This was a broad conclusion of a group of regional specialists speaking in a panel discussion at IPI on September 27th on investing in peace and preventing violent extremism in West Africa and the Sahel. The forum was a follow-up to a meeting on the same subject in June in Dakar.
The panelists agreed as a given that militarized responses were the wrong entry point for forestalling resorts to violence but stressed that even proper preventative measures could be ineffective if steps weren’t taken beforehand to incorporate the views of local individuals, with a particular emphasis on women and youth.
IPI Senior Adviser Youssef Mahmoud, moderator of the discussion, said that research into the vexing question of why so many individuals and groups find “liberation in violence” showed that “economic, social and political inclusion is the most important factor in preventing violent extremism.”
Djeinaba Touré, president of the association Je M’Engage in Mauritania, said that “social cohesiveness is the first source of resilience. It’s true that prevention is important, but prevention is just a step.”
She said that it was important too to gain the participation of people on an individual basis. “For a long time, we talked about networks, then we went from networks to talking about groups, from groups we talked about cells, and today we’re talking about individuals. That means this will be the solution at the heart of the problem.”
Aslam Souli, Vice President of Tunisia’s National Youth Initiative Against Terrorism, said that his group had discovered that the best way to engage youth on the ground was through “community dialogues” on the issues that really mattered to them, which tended to be things like lack of local services, bad governance, inequality, and corruption. “Believe me,” he said, “the issue of violent extremism comes at number 10 or 11. Violent extremism is only a symptom.”
Mohamed Ibn Chambas, the Special Representative of the Secretary-General and head of the UN Office for West Africa and the Sahel (UNOWAS), affirmed the view that “security measures alone cannot resolve the underlying problems of violent extremism” and that “alternative approaches focused on community engagement are equally essential to achieving lasting results.”
Listing some of the ways that extremists and Jihadi groups seek to lure recruits, particularly young ones, he cited promises of money and partners, provision of social services, opportunities for personal development, appeals to religion, and pledges to protect their families and possessions.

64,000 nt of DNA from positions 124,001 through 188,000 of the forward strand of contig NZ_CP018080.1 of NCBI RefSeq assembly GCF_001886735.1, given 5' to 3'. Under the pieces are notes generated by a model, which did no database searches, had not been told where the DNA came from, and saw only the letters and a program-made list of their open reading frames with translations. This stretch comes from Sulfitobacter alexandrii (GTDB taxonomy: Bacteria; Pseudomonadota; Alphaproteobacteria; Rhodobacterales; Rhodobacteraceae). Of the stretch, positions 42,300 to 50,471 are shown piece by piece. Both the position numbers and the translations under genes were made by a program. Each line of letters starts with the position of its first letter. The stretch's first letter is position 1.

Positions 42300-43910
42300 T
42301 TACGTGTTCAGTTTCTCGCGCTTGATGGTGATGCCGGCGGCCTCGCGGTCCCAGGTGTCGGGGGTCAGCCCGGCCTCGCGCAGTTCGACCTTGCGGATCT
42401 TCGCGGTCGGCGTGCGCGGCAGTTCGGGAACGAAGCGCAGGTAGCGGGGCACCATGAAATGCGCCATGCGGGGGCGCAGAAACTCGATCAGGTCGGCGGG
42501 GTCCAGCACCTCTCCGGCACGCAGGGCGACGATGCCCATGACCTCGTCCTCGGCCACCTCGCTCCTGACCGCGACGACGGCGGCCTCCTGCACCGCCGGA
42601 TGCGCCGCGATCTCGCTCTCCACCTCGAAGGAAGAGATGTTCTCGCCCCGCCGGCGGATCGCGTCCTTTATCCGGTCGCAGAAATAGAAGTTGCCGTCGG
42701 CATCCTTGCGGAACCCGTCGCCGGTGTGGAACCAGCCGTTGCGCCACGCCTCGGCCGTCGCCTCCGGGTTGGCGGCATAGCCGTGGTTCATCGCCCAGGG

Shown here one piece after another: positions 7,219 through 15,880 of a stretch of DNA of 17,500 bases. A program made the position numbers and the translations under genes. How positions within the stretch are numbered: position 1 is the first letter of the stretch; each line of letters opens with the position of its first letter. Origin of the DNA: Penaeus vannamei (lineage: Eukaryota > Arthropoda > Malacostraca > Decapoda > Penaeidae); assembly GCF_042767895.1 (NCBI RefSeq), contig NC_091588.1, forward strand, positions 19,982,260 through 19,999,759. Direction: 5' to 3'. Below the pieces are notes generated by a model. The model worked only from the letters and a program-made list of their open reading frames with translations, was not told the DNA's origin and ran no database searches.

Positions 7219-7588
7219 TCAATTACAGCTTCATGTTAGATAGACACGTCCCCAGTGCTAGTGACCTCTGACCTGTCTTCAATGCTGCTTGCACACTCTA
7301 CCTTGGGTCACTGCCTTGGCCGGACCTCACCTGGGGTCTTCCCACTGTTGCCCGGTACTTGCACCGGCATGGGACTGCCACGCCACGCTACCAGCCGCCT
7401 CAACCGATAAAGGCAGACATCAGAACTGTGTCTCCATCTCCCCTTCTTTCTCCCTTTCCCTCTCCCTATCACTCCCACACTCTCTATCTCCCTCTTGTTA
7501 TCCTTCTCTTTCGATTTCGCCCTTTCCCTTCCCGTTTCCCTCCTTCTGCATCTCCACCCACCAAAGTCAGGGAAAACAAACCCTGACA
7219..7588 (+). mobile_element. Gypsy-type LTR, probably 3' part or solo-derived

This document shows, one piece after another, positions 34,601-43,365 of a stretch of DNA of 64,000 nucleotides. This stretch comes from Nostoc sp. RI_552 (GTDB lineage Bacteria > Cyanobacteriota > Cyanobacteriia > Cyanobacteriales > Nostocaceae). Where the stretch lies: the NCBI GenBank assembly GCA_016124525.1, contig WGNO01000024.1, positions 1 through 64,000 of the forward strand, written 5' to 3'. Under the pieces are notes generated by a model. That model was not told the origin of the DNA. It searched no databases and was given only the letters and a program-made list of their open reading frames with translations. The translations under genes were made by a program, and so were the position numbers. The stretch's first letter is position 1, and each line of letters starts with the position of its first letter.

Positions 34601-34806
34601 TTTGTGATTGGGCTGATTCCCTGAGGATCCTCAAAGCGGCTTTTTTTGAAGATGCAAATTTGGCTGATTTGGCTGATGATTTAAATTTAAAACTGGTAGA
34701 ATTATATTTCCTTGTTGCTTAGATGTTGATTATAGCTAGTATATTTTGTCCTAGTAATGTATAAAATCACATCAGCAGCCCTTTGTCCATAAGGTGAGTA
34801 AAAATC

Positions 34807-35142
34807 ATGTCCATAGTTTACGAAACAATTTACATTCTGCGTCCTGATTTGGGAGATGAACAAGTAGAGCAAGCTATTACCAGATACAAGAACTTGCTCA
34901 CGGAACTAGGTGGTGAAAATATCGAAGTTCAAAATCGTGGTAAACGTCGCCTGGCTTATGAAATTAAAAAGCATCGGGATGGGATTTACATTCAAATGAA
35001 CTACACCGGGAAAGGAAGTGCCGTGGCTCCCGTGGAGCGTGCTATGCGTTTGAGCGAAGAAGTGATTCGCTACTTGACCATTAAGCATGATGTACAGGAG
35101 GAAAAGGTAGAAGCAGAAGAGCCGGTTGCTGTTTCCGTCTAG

Ahmed Labnouj of Interpeace, Libya said that Libya presented a particularly perilous landscape for investing in peace and taking preventative steps because of the institutional breakdown of the country. “We develop processes, we talk about working within institutions, but in Libya institutions no longer exist,”he said. “So we must ask what communities are doing to deal with violent extremism, and we also have to focus on leadership within the communities.”
And even well-meaning efforts to work at the community level were making another mistake, he said. “In our research, we focus on what’s wrong in the communities, but we pay little attention to what’s actually working. That’s a huge deficit. We tend to define the problems from our outside perspective as observers and analysts, but the question is, ‘How do the local communities actually see it?’”
To build community leadership that can have real impact, he said there was a need to engage more women. “We have seen in Libya how women often transcend a lot of divisions between communities, and they’re often the common denominator,” he said.
Mr. Souli took that thought a step further, saying that the best defense against the threat of young people being attracted to extremist violence was “well-equipped families,” particularly mothers.
“While working in Tunisia, for example, when you talk with returnees from conflict zones like Syria and ask them if they regret killing people, they don’t say they regret it, but when you ask them how they feel about what they did to their mothers, leaving at night and leaving them crying, they become very anxious. This is something we should work on and focus on – the role of mothers in preventing violent extremism.”
Jean-Daniel Bieler, the Swiss Foreign Affairs Department’s Special Adviser for Central Africa, said that in keeping with the UN Secretary-General’s plan of action for the prevention of violent extremism, his office emphasized “the will to accept plural societies, the diversity of identities and the recognition of the value of tolerance. All the stakeholders have to advance together, governments, citizens, civil society organizations, religious people, and armed groups, if they decide to be part of the dialogue and are ready to give up violence,” he said.
“Inclusion,” he concluded, “is key.”
Co-hosting the forum with IPI were the United Nations Office for West Africa and the Sahel and the Permanent Mission of Switzerland to the UN. Opening remarks were made by Olivier Zehnder, Deputy Permanent Representative of Switzerland, and Fodé Seck, Permanent Representative of Senegal.